I wonder if we are brave enough to let go of that which is actually killing us and the planet and begin to find an altogether different way forward, together. Isolated, we die. Together we live.

 

 

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NHS or IHS?

The commonwealth fund (an influential US think tank) recently declared the NHS to be the best healthcare system in the world, for the second year running!

https://www.theguardian.com/society/2017/jul/14/nhs-holds-on-to-top-spot-in-healthcare-survey

 

Many think of the NHS as the Jewel in the UK Crown, more popular, as it is, then our own Royal Family. Andrew Street (professor of Health Economics at York) tells us why, and compares it to the US Insurance-based System:

http://theconversation.com/why-the-british-love-the-national-health-service-66314

 

We spend less of our GDP, per head of population, than almost any other developed nation and yet continue to have the best service there is.  It clearly is not unaffordable. It is something to be extremely grateful for! Why on earth would you spend over 18% of your GDP on health, as our friends in the US do, and still not be able to provide great health care for every person in your nation, no matter of their ability to pay? I do not understand why the NHS (or any “social model” of healthcare) is vilified from the other side of the Atlantic Ocean, when it is the most cost effective and clinically safe health system that there is anywhere in the world.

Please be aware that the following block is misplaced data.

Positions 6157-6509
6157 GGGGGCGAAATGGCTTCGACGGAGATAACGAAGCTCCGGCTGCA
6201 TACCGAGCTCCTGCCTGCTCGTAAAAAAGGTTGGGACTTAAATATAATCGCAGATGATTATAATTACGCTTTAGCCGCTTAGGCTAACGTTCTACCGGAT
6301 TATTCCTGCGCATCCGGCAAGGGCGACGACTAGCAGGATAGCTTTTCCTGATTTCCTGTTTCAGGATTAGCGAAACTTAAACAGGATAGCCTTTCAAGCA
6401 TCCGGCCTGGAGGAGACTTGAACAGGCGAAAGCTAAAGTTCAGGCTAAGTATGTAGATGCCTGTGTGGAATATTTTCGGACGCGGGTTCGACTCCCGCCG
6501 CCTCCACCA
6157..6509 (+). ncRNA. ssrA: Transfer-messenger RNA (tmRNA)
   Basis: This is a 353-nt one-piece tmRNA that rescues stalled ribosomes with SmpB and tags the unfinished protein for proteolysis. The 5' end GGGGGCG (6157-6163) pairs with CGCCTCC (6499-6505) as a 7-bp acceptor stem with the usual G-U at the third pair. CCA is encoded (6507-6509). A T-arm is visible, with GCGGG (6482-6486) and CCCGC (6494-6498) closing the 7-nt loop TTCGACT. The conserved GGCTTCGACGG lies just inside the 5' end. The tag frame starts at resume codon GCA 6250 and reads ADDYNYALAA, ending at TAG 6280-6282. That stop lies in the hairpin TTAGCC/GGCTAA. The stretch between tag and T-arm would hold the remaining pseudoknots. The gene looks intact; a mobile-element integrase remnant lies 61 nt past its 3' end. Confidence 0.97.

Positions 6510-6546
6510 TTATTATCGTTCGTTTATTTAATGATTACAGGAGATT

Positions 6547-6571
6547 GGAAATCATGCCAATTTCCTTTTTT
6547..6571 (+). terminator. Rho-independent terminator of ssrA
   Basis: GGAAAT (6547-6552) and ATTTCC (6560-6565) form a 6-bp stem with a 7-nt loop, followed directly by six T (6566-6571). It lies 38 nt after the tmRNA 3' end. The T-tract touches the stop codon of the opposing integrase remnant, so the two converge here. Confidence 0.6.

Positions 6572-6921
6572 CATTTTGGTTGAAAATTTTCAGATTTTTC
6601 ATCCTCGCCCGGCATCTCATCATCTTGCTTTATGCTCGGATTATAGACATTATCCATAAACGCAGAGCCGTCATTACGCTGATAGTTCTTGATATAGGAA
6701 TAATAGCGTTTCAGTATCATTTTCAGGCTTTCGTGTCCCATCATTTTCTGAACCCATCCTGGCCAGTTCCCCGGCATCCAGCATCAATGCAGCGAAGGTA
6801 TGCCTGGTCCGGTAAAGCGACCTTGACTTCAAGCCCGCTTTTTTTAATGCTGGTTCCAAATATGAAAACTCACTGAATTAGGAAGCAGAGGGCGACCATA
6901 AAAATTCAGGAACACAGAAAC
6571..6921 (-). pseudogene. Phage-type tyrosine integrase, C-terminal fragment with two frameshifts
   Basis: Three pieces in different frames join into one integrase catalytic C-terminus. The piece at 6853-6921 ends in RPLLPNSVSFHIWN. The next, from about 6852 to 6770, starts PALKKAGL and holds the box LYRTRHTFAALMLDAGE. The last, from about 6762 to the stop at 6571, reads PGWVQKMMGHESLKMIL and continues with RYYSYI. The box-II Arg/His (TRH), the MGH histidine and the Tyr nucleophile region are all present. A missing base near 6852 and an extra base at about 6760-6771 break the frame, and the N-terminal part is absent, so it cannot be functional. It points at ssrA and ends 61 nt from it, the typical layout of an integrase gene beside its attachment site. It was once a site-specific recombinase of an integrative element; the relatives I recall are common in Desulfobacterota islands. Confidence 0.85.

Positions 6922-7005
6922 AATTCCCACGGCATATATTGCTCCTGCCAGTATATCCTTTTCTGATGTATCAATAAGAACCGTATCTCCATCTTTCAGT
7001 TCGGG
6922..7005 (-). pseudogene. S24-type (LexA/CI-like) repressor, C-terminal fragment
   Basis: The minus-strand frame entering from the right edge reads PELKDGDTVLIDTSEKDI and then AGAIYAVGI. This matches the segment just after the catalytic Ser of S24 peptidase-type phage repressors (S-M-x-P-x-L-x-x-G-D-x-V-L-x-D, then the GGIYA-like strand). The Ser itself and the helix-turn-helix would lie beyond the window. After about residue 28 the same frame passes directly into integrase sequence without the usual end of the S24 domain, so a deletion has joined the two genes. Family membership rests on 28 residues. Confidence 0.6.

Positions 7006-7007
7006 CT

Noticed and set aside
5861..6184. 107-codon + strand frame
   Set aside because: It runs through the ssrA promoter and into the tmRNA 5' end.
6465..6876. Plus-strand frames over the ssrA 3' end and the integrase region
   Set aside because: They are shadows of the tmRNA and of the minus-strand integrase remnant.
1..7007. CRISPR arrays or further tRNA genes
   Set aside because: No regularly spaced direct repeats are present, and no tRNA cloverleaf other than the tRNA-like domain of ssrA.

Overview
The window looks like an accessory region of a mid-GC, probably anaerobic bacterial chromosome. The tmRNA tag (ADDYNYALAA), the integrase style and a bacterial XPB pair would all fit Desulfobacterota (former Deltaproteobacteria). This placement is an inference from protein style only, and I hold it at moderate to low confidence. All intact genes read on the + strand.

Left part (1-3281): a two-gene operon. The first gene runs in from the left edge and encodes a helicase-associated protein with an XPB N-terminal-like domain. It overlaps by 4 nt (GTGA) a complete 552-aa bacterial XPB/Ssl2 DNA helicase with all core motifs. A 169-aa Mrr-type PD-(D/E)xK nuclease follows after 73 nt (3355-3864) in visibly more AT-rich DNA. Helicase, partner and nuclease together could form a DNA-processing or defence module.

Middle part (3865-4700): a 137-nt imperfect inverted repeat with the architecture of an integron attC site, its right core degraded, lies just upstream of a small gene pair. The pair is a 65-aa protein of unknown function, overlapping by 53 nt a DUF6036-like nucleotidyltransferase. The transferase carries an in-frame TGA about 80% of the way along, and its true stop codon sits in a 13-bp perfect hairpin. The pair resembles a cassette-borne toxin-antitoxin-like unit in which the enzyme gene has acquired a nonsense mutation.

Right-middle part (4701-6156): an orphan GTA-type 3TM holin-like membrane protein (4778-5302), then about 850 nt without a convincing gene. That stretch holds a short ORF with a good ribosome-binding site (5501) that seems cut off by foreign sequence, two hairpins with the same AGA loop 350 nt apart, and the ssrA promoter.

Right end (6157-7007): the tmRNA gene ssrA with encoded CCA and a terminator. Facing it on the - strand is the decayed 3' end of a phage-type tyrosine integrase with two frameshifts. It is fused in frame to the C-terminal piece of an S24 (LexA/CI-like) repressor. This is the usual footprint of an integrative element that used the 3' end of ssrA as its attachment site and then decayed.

So, I’ve been wondering – why keep it to ourselves? Why just stop at a National Health Service? Why not go International (but not in an awful old-school Imperial Way, but rather a life-giving, loving kind of a way?). We have some of the best public health knowledge there is. We are learning to work creatively and differently with our population for prevention of illness and self-care. We know how to manage complex systems and budgets and we are able to adapt to new challenges relatively quickly. We know what it is to limit our spending and not allow it to get out of control and we know how to regulate corporate giants who would love to turn it into a profit-making machine.